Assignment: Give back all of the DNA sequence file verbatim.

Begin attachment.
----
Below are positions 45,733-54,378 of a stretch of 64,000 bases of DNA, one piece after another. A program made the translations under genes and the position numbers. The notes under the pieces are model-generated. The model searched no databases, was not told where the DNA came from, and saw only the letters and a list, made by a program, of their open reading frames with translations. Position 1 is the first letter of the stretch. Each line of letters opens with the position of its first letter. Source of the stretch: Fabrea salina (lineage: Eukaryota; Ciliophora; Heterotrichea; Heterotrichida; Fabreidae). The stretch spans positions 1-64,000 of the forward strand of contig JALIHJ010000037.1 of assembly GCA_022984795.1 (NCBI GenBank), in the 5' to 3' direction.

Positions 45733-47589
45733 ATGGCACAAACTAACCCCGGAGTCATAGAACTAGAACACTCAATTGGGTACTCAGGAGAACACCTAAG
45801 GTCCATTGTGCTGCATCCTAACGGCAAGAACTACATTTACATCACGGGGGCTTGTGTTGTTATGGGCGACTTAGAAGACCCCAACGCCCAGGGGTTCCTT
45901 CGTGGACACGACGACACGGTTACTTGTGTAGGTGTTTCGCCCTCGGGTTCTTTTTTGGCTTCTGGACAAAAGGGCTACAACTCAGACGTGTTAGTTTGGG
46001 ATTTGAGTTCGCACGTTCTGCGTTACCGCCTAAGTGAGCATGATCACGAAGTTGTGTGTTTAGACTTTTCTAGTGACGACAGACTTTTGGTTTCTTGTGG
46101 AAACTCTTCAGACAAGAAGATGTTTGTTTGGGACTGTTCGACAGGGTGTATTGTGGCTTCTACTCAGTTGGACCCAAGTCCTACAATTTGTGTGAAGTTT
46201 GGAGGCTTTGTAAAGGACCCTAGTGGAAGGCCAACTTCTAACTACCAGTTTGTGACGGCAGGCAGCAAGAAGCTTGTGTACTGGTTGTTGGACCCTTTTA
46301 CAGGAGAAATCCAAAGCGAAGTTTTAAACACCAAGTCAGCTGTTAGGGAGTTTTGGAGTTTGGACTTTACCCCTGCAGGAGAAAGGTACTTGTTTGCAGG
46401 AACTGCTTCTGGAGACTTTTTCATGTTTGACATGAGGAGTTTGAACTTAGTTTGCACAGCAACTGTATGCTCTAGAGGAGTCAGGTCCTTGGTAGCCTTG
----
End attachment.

Below are positions 45,733-54,378 of a stretch of 64,000 bases of DNA, one piece after another. A program made the translations under genes and the position numbers. The notes under the pieces are model-generated. The model searched no databases, was not told where the DNA came from, and saw only the letters and a list, made by a program, of their open reading frames with translations. Position 1 is the first letter of the stretch. Each line of letters opens with the position of its first letter. Source of the stretch: Fabrea salina (lineage: Eukaryota; Ciliophora; Heterotrichea; Heterotrichida; Fabreidae). The stretch spans positions 1-64,000 of the forward strand of contig JALIHJ010000037.1 of assembly GCA_022984795.1 (NCBI GenBank), in the 5' to 3' direction.

Positions 45733-47589
45733 ATGGCACAAACTAACCCCGGAGTCATAGAACTAGAACACTCAATTGGGTACTCAGGAGAACACCTAAG
45801 GTCCATTGTGCTGCATCCTAACGGCAAGAACTACATTTACATCACGGGGGCTTGTGTTGTTATGGGCGACTTAGAAGACCCCAACGCCCAGGGGTTCCTT
45901 CGTGGACACGACGACACGGTTACTTGTGTAGGTGTTTCGCCCTCGGGTTCTTTTTTGGCTTCTGGACAAAAGGGCTACAACTCAGACGTGTTAGTTTGGG
46001 ATTTGAGTTCGCACGTTCTGCGTTACCGCCTAAGTGAGCATGATCACGAAGTTGTGTGTTTAGACTTTTCTAGTGACGACAGACTTTTGGTTTCTTGTGG
46101 AAACTCTTCAGACAAGAAGATGTTTGTTTGGGACTGTTCGACAGGGTGTATTGTGGCTTCTACTCAGTTGGACCCAAGTCCTACAATTTGTGTGAAGTTT
46201 GGAGGCTTTGTAAAGGACCCTAGTGGAAGGCCAACTTCTAACTACCAGTTTGTGACGGCAGGCAGCAAGAAGCTTGTGTACTGGTTGTTGGACCCTTTTA
46301 CAGGAGAAATCCAAAGCGAAGTTTTAAACACCAAGTCAGCTGTTAGGGAGTTTTGGAGTTTGGACTTTACCCCTGCAGGAGAAAGGTACTTGTTTGCAGG
46401 AACTGCTTCTGGAGACTTTTTCATGTTTGACATGAGGAGTTTGAACTTAGTTTGCACAGCAACTGTATGCTCTAGAGGAGTCAGGTCCTTGGTAGCCTTG